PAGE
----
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5 unique ways to help repair poor credit score

If you follow these steps, you will be able to repair or improve your credit score standing.



Your credit is a delicate part of your life. It doesn’t take much to hurt it, and if you know what you are doing, it doesn’t have to take much to fix it. Here are a few ways that you can repair your credit without having to make major investments or put yourself at serious financial risk. These are tips that anyone can use for credit repair, no matter how much money they are working with.

Determine your score

Begin by figuring out what your credit score is. You can do this by calling one of the several credits reporting bureaus or using their online services to have a report sent to you. You are allowed to request a single credit report free of charge every year. Once you have that information and you know what your score is and what is affecting your credit score, you can start to take targeted action.

Focus on paying bills on time

We don’t know what your credit score problem is and what is preventing you from having a good credit report, but we do know that the most serious offender for most people is late or underpaid bills. If you don’t pay your bills on time or don’t pay them in full, then it will seriously affect your credit score.

Medical bills and student loans won’t factor in as much, but utility bills, rent, car payments and credit card payments all have a major effect on your credit report. Focus on paying those bills on time and then on paying them off. Simply by making payments in a timely manner, you will see an impact on your credit score, but paying off bills goes a much longer way toward boosting that credit report of yours.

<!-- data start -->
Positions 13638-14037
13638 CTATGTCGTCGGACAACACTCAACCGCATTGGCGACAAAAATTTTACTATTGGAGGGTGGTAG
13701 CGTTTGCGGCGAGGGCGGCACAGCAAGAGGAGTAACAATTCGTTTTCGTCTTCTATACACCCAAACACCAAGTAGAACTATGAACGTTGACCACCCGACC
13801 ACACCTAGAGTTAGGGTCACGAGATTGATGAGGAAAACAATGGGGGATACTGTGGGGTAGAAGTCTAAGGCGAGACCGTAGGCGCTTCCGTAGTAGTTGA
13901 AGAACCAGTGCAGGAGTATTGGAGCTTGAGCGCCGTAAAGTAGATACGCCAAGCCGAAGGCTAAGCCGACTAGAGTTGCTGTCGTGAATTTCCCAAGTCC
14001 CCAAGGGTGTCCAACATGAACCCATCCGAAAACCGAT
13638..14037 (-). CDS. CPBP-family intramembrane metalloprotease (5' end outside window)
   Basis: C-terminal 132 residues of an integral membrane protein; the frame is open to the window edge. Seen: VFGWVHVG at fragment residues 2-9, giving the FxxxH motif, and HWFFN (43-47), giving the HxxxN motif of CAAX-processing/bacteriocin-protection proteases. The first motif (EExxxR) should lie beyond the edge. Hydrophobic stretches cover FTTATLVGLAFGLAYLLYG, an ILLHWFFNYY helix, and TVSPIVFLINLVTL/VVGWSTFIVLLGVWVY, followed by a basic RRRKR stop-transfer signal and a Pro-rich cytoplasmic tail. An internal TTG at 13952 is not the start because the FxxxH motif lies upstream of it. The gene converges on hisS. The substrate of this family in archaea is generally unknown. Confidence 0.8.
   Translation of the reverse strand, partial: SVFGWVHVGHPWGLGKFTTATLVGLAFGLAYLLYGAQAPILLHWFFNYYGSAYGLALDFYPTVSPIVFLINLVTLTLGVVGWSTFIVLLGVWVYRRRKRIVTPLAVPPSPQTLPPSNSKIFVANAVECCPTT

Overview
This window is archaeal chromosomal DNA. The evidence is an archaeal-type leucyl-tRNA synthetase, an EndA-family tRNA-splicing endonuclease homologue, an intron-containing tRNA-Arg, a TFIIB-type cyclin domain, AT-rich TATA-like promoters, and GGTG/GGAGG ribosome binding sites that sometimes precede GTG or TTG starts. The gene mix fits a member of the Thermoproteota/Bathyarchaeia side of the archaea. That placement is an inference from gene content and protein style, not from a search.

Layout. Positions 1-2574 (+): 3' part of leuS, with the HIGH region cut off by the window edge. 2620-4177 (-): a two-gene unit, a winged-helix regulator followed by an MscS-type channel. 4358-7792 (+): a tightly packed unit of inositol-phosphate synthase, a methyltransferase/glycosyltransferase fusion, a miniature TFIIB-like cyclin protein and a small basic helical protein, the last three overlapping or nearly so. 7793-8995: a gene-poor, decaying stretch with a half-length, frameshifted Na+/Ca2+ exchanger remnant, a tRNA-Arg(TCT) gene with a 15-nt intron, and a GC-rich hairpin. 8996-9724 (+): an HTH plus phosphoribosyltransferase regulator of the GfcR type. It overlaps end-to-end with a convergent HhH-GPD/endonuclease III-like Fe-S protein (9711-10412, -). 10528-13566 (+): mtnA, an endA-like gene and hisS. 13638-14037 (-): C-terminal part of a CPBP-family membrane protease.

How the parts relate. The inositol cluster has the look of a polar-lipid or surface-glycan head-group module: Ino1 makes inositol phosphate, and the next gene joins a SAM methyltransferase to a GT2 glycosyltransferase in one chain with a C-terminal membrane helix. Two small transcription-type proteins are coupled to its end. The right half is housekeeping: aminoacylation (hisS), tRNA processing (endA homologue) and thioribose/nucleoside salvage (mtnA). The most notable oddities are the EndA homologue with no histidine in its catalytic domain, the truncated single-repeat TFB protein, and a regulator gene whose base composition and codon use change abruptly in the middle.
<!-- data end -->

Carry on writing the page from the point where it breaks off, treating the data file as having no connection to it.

How to repair poor credit

Consumers can improve their credit score by paying bills on time which in turn will lessen or avoid monthly interests. (Source)

Open accounts and keep them in good standing

A simple thing that anyone can do to give their credit score is to open a credit card account and keep it in good standing. Now, if you already have lots of credit cards, then you’ll want to disregard this step. This is mostly aimed at people who think that getting rid of all their cards after they pay them off is the way to go. What they may not realize is that their credit score is based partially on how much of their available credit they are using.

If you have almost no credit to work with, then that is going to hurt your credit score. So, you will want to apply for a credit card and then use it regularly. Then just make sure you pay it off as soon as possible, keeping the balance as low as you can. This looks great on your credit report and shows that you can handle credit responsibly.

Get some help

You may not know how to handle your finances or keep your bills paid. You may not know which bills to focus on and pay off first or how to spend the money you bring in. in that case, you may want to enlist the help of a credit repair company. This is going to cost you, but it can help you understand your financial situation and get the help you need to start toward credit repair. It can be worth the expense to start getting your bills paid and to use your credit and assets effectively. While we are offering general information, a credit repair agency can give you advice specific to your situation and help you get on the other side of a bad credit score.

Only take out loans you can pay

You’ll want to avoid any high-interest loans, if possible. That means payday loans and other borrowing opportunities that charge you a lot of money in interest are something you should be wary of. You are better off trying to find a friend to borrow money from instead. You want to make sure your bills are paid on time and in full, and won’t be able to do that effectively if you are taking out money you won’t be able to pay back on time. Just be careful about any loans you apply for and be sure you plan your spending wisely.

DISCLAIMER: This article expresses my own ideas and opinions. Any information I have shared are from sources that I believe to be reliable and accurate. I did not receive any financial compensation in writing this post, nor do I own any shares in any company I’ve mentioned. I encourage any reader to do their own diligent research first before making any investment decisions.